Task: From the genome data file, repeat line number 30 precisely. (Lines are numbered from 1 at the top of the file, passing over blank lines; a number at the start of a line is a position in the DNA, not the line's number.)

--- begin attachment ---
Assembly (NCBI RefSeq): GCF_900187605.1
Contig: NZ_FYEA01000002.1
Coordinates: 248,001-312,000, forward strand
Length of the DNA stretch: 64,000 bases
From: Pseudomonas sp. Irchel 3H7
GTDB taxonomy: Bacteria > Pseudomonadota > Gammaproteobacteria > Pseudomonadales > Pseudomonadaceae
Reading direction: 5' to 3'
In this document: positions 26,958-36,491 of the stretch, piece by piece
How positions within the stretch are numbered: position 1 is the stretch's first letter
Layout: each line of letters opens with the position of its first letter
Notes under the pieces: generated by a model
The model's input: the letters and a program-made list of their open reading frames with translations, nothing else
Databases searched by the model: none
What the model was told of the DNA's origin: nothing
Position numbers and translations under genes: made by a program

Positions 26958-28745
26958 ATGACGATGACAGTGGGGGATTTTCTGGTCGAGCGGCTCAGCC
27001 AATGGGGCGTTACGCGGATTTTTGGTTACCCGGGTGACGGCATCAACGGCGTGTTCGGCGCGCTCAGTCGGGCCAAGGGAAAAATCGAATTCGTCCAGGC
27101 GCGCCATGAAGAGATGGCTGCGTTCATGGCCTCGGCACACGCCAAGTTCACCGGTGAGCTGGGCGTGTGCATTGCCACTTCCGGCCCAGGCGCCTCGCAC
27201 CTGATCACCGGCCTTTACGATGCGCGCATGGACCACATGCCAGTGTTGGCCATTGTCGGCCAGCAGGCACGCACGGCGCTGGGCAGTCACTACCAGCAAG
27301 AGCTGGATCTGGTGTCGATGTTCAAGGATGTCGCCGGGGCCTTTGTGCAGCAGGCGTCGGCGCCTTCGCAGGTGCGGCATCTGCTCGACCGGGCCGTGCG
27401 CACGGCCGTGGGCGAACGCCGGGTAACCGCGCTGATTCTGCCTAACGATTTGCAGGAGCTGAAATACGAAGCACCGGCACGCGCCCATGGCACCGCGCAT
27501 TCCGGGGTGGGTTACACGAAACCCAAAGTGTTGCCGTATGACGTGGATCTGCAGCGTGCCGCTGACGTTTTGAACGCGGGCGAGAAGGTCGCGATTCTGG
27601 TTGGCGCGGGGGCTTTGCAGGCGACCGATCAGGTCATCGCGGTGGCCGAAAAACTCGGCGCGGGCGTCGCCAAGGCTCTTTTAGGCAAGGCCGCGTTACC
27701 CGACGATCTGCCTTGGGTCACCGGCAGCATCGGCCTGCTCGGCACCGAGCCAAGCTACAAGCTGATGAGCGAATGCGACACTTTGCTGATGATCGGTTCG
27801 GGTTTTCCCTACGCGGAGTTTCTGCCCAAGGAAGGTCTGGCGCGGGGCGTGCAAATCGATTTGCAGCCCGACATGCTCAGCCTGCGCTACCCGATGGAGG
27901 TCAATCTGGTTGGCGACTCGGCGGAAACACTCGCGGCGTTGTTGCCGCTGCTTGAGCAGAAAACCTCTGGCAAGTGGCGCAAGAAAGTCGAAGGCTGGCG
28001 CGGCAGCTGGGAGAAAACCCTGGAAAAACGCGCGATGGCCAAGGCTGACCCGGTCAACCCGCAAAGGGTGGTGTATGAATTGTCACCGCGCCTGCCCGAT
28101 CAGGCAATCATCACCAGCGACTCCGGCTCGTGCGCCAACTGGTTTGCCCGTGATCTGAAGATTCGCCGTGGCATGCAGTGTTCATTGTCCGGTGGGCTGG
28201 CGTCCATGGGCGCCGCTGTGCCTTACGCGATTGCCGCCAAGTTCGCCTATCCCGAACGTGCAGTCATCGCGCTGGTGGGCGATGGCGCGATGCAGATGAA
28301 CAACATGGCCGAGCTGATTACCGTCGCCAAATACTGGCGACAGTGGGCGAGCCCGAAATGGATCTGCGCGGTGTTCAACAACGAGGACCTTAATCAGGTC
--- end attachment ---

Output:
28201 CGTCCATGGGCGCCGCTGTGCCTTACGCGATTGCCGCCAAGTTCGCCTATCCCGAACGTGCAGTCATCGCGCTGGTGGGCGATGGCGCGATGCAGATGAA